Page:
Todd Walton has been working in the funeral business for nearly his entire life.
After taking a summer job as a funeral home groundskeeper when he was 16, Walton has spent the last 30 years in funeral service and is now the director of funeral homes in Spencer, Linton and Worthington.
And he’s never seen anything like this before.
“The pig flu – I remember when that first arose, and people had passed from it, too,” Walton says. “And that was the biggest scare I think we had as far as any kind of a disease compared to this, today. But nothing compares to this.”
Last week, Gov. Eric Holcomb extended his order for all Hoosiers to stay in their homes except for essential business until the end of April.
Part of that order limits gatherings in the state to 10 people or fewer, meaning Walton’s three funeral homes have been quieter than usual.
Funerals in Albany, Georgia, turned that city into one of the country’s worst coronavirus hotspots in March. No one wants a repeat of that.
All this led one of our readers to ask – what happens with funerals now?
“We're able to hold services with 10 people or fewer,” says Jan Smith, funeral director at Flanner Buchanan in Indianapolis and spokesperson for the National Funeral Directors Association. “So, it is a gathering. We can have a service and honor a life, but it just looks different than it did three months ago.”
What it looks like for people like Steve Wolfgang, who recently lost his mother, Jean, is a funeral with just a couple of close family members present.
“When my dad died – they were known as a couple, you saw them together and were married 68 years,” Wolfgang says. “For his memorial service, the largest room that Flanner Buchanan had was filled. They had to set out more chairs, I would guess, in excess of 100 people. So, for mom, we're down to 10 people.”
Wolfgang says normally, the 10-person cap would create difficulty deciding who could go. But restrictions on travel across the country almost made the decision easy.
“My brother lives in Portland, Oregon, and they are not going to be able to travel,” he says. “My sister lives in Louisville but even though it's 100 miles away, the governor of the Commonwealth has said if you leave the state, you're going to be put in quarantine when you return.”
And if losing a loved one during the coronavirus pandemic isn’t enough, that 10-person limit includes funeral staff.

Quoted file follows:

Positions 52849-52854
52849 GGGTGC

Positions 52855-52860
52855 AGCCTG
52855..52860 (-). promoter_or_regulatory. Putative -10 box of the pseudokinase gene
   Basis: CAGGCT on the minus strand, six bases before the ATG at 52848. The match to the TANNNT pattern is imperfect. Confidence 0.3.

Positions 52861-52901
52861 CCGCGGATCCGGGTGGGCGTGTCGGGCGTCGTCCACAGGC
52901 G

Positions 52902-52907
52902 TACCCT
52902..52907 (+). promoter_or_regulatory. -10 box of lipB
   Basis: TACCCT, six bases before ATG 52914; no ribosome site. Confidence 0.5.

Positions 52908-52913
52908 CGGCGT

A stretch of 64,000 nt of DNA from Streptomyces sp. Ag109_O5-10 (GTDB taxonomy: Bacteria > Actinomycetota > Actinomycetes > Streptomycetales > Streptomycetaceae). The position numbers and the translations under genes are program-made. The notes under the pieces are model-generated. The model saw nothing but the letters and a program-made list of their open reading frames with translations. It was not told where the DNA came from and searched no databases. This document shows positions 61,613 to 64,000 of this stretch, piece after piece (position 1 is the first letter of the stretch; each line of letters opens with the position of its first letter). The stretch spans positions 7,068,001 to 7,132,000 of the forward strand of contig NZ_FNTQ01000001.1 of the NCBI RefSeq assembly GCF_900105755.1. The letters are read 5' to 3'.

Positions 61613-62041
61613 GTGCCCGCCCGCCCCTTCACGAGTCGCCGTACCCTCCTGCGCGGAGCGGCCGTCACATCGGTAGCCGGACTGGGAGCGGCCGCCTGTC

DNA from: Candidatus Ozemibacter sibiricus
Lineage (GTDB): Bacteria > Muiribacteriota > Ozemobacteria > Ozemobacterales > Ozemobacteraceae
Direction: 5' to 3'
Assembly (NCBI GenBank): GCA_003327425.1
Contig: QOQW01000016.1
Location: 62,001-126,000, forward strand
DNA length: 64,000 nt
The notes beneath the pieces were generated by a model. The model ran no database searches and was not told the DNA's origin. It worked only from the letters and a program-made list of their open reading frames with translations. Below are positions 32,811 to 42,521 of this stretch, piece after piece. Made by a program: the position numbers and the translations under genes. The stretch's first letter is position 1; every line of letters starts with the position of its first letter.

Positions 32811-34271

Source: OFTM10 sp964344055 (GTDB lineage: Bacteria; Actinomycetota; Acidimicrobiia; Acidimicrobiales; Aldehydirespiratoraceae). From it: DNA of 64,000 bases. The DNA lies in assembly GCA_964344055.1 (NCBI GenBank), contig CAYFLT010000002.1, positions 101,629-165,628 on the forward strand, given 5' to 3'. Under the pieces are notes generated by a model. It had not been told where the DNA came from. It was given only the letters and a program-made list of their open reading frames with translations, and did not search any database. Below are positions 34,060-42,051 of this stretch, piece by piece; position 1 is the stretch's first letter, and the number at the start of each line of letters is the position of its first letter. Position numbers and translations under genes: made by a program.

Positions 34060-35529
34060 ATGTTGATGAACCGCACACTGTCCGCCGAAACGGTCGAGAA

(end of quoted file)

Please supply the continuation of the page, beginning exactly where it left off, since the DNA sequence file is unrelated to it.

Wolfgang says counting himself, there were just a handful of people at his mother’s funeral in Indy last week.
That can create problems for funeral staff, too.
“We had a service in our Linton funeral home and we had to make sure that only 10 people were in the building,” Walton says. “I actually had one of my funeral directors running that service. So, I stepped out during the funeral so one more person could come in.”
With all these constraints, funeral directors and attendees are coming up with ways to share the experience with more people.
“(Other family and friends) might be off in a distance at a cemetery, I guess, if they show up,” Walton says. “But we're doing everything we can to keep under those guidelines to protect the public health and try to take good care of people. And one of the nice things we do, and I thank God we did this last year, we put in the capability to webcast.”
That’s what the Wolfgangs did.
“So we just keep looking for creative solutions,” Smith says. “We have a program that we just started here in our funeral home called hugs from home, where people can get online and leave a note to the family that we will print and put out for them at the funeral service to make them feel like those people are there with them as well.”
Some funeral homes have started “drive-in” services to allow more people to pay their respects.
Funeral directors such as Walton and Smith say they understand no text message, livestream or drive-in service can take the place of being there in person.
Many families, including the Wolfgangs, are choosing to have smaller, more intimate gatherings now, and opting for a memorial service or celebration of life down the road.
“It's still not – it's just not the same. No question,” Wolfgang says.
Both Walton and Smith say they agree that the situation is less than ideal, but 10-person funerals will be the norm for the foreseeable future – and, unfortunately, odds are there’ll be more of them in the coming weeks.
What About the Bodies?
As of now, the National Funeral Directors Association and Centers for Disease Control and Prevention maintain that risks for transmission of COVID-19 from the deceased to the living are “not a concern when handling human remains or performing postmortem procedures.” That includes preparing the body, burials and cremations.
“It’s not much different as far as handling someone that had passed away than it is any other time,” Walton says. “Because we treat everybody just like they would have something, some kind of communicable disease.”
Walton and Smith say funeral homes’ designation as an essential service puts them in line to receive personal protective equipment such as gloves, goggles and masks.
For the latest news and resources about COVID-19, bookmark our Coronavirus In Indiana page here.